Tuesday, September 10, 2013

Home Away From Home

Mark and Dave back from the nursery. 

“Your tumor saved my yard!” said Mark the other day. We laughed.

Dave and I hadn't planned to spend time with Mark this month (my medical situation made it a necessity). But I'm grateful we have.

Mark's backyard and I have something in common: These past few weeks have been about transformation. When Mark bought his house, the yard was a slab of concrete, dirt, and a couple of old fruit trees. Now it's a shady haven of tropical plants.

Dave is a knowledgeable gardener and has helped Mark decide on the design of the pavers, and which plants to put in where. Together they’ve made innumerable trips to nurseries. 

Mark asked me what one thing I would put in the yard if it was mine, and I said, “A hot tub!” Actually, I said that multiple times. I'm happy to report that now there’s a concrete pad out there, awaiting the tub.


It’s been fun to be part of Mark’s domestic life. I’m realizing that making a home life doesn’t have to occur in our own house. We can travel and enjoy the domestic comforts of home when we contribute to our friends’ lives--the generous, loving friends who invite us to stay for a time.


As we packed up our lives to hit the road three months ago, Mark was gracious enough to let us leave some boxes and our car in his garage when we are overseas. (When we were in Australia for 5 weeks, he took the car for a spin and--so sweet--washed it for us.)


Before we left for Australia, Dave gave Mark a pair of his flip flops, and a few pieces of our furniture. Our old chair is in the guest bedroom, adding an aura of familiarity. Those flip flops sit on the new patio like Dave-of-a-prior-time just slipped them off. We left Mark's house this afternoon for our next adventure (one night in Santa Cruz then a week in Sebastopol) but pieces of us will remain.


I think about the parts of us that we left behind in Australia. I went there with two pairs of jeans and returned with one. The other pair may be at our friend’s house in Brisbane, crumpled under the futon; or they may be in the home of a maid who found them in one of the rain forest cabins we inhabited for a few days. I also wonder who now has my beloved heart-shaped sunglasses; I hope they are enjoying them as much as I did! I also left behind copies of my books we'd brought for gifts--and a purple dragon statue that used to sit on our Santa Cruz patio. We brought it for our host's 90-year-old mother since he'd told us she loved Chinese tchotchkes.  


I have a Kindle, but Dave still reads books the old-fashioned way. On our travels, he’s been leaving books wherever he finishes them: guest houses, airports, restaurants. We left two Bill Bryson books at our friends’ house in Hollister--another stop on my healing journey--where we also made a few inspired purchases for our hosts: a new cheese grater (the one I was using to grate zucchini broke), a loaf pan (they had only one, and the recipe for zucchini bread made two loaves), and meditation CDs (my friend Janelle had expressed interest in them).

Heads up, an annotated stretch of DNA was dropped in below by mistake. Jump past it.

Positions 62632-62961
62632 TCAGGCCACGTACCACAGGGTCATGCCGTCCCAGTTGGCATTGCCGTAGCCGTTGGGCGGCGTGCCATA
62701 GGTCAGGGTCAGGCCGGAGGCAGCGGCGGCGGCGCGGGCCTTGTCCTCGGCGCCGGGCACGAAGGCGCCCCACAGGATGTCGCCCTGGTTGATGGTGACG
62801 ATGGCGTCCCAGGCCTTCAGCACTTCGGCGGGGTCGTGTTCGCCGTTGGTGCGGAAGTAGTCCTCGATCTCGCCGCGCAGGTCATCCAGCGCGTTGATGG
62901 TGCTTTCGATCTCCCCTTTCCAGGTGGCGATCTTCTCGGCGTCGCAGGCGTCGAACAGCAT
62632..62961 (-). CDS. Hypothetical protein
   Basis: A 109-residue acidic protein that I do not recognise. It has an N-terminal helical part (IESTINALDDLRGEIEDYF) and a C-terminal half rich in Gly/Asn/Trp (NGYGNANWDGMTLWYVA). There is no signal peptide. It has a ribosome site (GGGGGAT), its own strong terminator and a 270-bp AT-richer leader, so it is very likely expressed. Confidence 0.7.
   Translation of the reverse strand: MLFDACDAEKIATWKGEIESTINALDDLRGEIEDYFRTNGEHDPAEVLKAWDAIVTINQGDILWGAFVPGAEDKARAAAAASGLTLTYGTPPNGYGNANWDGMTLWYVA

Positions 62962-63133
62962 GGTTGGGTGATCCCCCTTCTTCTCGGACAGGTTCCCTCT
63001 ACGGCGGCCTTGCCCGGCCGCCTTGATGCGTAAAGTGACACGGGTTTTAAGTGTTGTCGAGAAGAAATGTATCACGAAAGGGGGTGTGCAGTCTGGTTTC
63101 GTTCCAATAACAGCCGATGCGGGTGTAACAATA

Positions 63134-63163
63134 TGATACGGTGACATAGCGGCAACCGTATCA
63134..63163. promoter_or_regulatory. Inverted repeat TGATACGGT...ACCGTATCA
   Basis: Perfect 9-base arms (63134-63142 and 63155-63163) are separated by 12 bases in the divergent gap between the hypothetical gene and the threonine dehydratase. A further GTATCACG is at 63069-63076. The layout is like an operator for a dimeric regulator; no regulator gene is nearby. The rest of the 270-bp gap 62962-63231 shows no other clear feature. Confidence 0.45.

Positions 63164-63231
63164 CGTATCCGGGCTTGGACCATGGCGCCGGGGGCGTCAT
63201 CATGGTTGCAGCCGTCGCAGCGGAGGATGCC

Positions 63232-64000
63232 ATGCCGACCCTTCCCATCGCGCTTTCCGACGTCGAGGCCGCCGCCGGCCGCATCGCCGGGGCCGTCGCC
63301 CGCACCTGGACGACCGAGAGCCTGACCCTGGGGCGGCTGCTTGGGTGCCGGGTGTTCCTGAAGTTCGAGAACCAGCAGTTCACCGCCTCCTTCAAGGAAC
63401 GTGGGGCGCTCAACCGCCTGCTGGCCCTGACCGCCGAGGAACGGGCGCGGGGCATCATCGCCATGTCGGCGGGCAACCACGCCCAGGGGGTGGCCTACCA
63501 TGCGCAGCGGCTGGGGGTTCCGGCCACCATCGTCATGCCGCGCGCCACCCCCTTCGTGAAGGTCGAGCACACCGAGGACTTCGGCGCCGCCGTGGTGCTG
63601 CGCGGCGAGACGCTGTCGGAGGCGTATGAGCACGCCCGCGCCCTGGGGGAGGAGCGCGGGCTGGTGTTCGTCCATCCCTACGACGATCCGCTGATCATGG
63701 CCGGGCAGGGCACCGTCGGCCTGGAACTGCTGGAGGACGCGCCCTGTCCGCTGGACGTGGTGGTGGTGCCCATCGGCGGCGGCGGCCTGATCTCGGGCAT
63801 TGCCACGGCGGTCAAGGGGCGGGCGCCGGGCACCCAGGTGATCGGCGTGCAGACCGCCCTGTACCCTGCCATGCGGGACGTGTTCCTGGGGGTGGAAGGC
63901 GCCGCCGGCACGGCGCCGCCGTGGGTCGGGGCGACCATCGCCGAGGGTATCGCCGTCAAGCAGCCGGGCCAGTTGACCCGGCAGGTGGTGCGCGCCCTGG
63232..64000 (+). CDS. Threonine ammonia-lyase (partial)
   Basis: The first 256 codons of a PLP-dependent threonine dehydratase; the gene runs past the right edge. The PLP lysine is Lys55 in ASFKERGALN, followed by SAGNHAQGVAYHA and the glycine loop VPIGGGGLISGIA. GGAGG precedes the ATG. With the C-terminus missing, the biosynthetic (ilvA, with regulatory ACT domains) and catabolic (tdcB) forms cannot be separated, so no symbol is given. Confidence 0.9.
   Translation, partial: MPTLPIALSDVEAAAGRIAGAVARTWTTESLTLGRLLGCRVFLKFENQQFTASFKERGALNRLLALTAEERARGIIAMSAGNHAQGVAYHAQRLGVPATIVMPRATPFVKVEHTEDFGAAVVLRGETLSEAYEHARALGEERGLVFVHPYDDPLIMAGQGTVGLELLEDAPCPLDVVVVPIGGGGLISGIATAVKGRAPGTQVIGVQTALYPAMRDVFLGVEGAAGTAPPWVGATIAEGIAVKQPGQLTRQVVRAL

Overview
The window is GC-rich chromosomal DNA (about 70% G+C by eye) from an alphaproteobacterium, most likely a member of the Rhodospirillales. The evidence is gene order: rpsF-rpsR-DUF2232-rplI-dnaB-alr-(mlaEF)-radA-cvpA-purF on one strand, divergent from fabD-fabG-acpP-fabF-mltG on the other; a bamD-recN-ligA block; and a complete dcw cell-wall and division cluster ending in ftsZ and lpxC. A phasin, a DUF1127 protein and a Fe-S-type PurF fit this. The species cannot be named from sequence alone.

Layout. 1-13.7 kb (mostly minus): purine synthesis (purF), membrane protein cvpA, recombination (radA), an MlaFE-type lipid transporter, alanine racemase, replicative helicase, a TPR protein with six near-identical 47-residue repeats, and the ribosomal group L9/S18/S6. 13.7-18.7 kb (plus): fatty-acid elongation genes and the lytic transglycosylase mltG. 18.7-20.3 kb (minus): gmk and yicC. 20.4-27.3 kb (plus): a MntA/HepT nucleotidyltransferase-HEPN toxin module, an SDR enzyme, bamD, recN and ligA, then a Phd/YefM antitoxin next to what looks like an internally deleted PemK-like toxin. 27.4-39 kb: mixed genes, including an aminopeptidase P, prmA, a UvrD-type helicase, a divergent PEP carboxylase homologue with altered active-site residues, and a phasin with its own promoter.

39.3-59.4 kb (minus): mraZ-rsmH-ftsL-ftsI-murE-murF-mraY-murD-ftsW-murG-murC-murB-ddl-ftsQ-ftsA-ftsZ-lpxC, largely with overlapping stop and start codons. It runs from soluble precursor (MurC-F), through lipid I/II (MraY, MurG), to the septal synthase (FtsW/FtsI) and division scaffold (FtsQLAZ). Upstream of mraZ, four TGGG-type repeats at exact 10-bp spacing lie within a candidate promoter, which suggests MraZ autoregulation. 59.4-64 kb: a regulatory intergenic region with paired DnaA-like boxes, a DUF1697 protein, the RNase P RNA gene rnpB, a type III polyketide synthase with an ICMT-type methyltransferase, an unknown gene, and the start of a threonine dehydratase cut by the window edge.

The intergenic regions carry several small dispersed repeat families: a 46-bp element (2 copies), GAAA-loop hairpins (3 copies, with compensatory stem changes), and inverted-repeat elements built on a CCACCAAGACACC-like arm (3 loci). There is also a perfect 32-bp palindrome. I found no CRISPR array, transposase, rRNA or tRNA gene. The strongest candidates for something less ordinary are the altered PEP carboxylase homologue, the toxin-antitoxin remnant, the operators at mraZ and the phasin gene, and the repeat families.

We also got Mark a few things for his new backyard: patio chairs (burnt red to match the trim of the house), candles, and a boom box. It’s fun to notice what our hosts don’t have that might complement their lives. While they are busy at work, we’re like elves bringing in little treats.


When we stayed with our friends in the Santa Cruz mountains, I heard my friend Stacey lament that in their busy household their coffee mugs kept disappearing. Before we left, we bought them some mugs. Orange, to match a highlight color in their decor. She liked them so much she bought more.


We left a bottle of Australian rum--purchased at the airport--with our So Cal rum-and-coke-fan friends. And adorable koala stuffed animals now live in two different homes.

One of those koalas is nestled in my friend Nancy's house. While we stayed with her for a few days, she gave me a curling iron because mine conked out, and she happened to have two. I think of her every time I use it. 

Gathering a new object is a rarity, though, because we are living out of suitcases. That has made traveling pretty freeing because I don’t even think about buying a bunch of stuff for us as we go. We have no room in our suitcases, and no home to ship things to.


That said, everywhere we go we collect incredible memories. What a privilege to be part of others’ lives: cooking and eating together, having great conversations, watching sports and movies, doing fun activities, and hanging out in the mornings drinking coffee. We leave each house feeling a new sense of closeness. As though we are now not only friends but family.

Dinner at Mark's.


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